3D Printing: The Dawn of the Bespoke Era
Not since the birth of the industrial age has the landscape of commerce and creation been faced with such a radical metamorphosis. 3D printing is about to change the way we make everything. It won’t be long before each one of life’s essentials can be printed: food, clothing, shelter, and even transport. And it will all be custom-made.
Disruptive technology is innovation which upends an industry, engenders an entirely new market, or fundamentally alters the way society operates.
Computers, smartphones, and email have transformed the cultural and corporate landscape, and now startling new technologies are springing up in every arena.
No one could forecast the full outcome of these innovations, but we have some ideas.
Welcome to the second part in our Fast Fast Forward Disruptive Technology series.
It’s hailed as the “New Industrial Revolution”. Yet until very recently, the general public thought of 3D printing as a gimmick, on a par with 3D movies. Well, 3D cinema has come a long way, but not as far as 3D printing, and nowhere near as far as it is going.
While the consumer masses have been dancing in the streets, fiddling with their new appendages—smart phones and tablets—government and big business have been in the back offices, diligently printing their way to progress.
3D printing is actually three decades old already. It was invented by Charles W. Hull, co-founder and Chief Technology Officer of 3D Systems, one of two current 3D industry giants.
Terry Wohlers has been producing his annual progress report on the state of 3D printing, The Wohlers Report, since 1993. For 27 years his Colorado consultancy has devoted itself exclusively to helping governments and manufacturers in every industry use 3D printing to speed product development and production. Clients include the US Department of Energy, the Canadian Consortium for Research and Innovation in Aerospace, DuPont, ABB, Nike, Ericsson, Nokia, Proctor & Gamble, Hewlett Packard, Airbus, and many more. According to Wohlers, 3D printing will be a USD 3.1 billion industry by 2016, USD 5.2 billion by 2020.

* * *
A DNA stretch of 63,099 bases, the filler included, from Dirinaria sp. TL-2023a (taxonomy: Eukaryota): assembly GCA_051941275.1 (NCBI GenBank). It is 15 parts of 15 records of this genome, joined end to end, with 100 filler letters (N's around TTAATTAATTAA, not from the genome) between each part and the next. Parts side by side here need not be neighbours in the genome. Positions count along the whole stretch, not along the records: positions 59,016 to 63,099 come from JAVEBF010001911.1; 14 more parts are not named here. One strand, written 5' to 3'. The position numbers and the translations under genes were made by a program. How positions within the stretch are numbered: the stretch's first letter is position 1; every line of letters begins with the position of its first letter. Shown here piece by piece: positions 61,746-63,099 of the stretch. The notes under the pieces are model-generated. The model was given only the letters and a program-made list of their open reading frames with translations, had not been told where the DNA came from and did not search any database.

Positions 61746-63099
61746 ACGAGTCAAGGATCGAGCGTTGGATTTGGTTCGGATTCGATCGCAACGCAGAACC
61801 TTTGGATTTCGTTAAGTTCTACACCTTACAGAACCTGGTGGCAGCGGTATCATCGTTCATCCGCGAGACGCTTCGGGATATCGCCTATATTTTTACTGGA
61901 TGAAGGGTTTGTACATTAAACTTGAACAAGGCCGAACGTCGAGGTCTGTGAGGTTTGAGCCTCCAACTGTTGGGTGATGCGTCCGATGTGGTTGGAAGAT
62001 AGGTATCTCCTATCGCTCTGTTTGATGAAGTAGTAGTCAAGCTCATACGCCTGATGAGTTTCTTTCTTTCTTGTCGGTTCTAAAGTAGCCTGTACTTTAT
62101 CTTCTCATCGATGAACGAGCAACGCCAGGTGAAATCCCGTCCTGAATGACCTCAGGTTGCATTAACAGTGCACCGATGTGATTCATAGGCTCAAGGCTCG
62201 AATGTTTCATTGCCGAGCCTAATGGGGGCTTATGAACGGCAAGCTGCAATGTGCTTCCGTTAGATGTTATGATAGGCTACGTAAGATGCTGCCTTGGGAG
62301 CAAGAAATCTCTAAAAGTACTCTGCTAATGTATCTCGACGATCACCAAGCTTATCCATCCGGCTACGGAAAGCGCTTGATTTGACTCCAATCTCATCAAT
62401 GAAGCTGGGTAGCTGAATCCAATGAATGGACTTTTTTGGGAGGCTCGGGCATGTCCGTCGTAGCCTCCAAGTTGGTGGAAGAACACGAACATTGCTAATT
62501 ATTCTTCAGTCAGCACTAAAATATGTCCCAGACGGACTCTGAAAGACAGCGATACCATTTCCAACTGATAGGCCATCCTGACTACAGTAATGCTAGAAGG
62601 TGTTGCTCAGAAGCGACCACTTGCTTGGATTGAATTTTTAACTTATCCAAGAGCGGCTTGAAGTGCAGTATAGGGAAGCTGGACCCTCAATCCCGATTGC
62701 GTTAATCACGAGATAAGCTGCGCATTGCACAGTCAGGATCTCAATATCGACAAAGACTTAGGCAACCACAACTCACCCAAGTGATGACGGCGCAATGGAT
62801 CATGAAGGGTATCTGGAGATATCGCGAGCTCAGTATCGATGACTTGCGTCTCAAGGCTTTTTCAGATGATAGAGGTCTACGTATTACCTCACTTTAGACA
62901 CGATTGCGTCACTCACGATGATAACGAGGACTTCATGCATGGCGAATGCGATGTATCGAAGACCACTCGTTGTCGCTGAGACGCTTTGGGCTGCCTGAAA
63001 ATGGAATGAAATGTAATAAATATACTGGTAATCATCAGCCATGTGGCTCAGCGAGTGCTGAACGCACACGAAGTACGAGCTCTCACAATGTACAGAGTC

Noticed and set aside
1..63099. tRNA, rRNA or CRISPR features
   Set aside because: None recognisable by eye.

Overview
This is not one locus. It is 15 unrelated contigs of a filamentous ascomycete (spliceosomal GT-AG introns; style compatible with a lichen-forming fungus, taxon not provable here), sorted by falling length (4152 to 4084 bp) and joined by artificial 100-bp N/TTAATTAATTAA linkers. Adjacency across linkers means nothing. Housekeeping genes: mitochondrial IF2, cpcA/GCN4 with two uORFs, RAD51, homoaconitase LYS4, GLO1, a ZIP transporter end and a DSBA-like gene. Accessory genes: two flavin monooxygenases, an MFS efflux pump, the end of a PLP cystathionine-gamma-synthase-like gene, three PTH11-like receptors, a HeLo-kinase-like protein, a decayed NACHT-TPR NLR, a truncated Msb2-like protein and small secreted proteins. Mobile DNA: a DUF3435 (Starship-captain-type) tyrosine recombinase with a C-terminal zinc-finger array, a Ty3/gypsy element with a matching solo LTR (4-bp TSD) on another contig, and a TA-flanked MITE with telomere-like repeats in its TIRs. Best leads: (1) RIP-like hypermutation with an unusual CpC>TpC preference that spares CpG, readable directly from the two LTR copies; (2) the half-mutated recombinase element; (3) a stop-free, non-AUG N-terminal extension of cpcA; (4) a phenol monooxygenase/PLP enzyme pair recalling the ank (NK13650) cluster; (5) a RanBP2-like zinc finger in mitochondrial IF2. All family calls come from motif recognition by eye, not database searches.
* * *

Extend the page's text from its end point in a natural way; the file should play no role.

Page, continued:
3D printing news has barely hit the mainstream, and already online retailers are sending email blasts advertising home 3D printers for as little as USD 500. Suddenly, everyone wants to know how it works and why they should get one.
What is 3D printing?
3D printing is also called additive manufacturing: A modified inkjet printer extrudes micro layers of solid “ink”, adding layer upon layer until the final form emerges.
Now some people are calling it “personal manufacturing” because for the first time in history, anyone with a computer, 3D design software, and a 3D printer can make consumer products in his own home. Add a 3D scanner, and you can scan any item, translate it into a digital design, and replicate it.
The average consumer 3D printer is about the size of a microwave, but much lighter. It’s light enough to carry on the train to a friend’s birthday party, for example, to print a birthday cake right in front of her eyes.
The Bespoke Era: Dreams Come True
It is proposed as part of the 2014 curriculum that every primary school in England under local authority control will begin training its tiny pupils in 3D design and printing, as well as robotics. No, not China, England. The 3D-printed future is here.
The ability to print any design, and design anything, finally liberates us from the plain, functional aesthetic of the factory age, anointing the average person with the gift of fabricating not merely primitive crafts, but sophisticated, intricate, individual structures. It puts customization in the hands of industry, and mass-production in the hands of the little guy.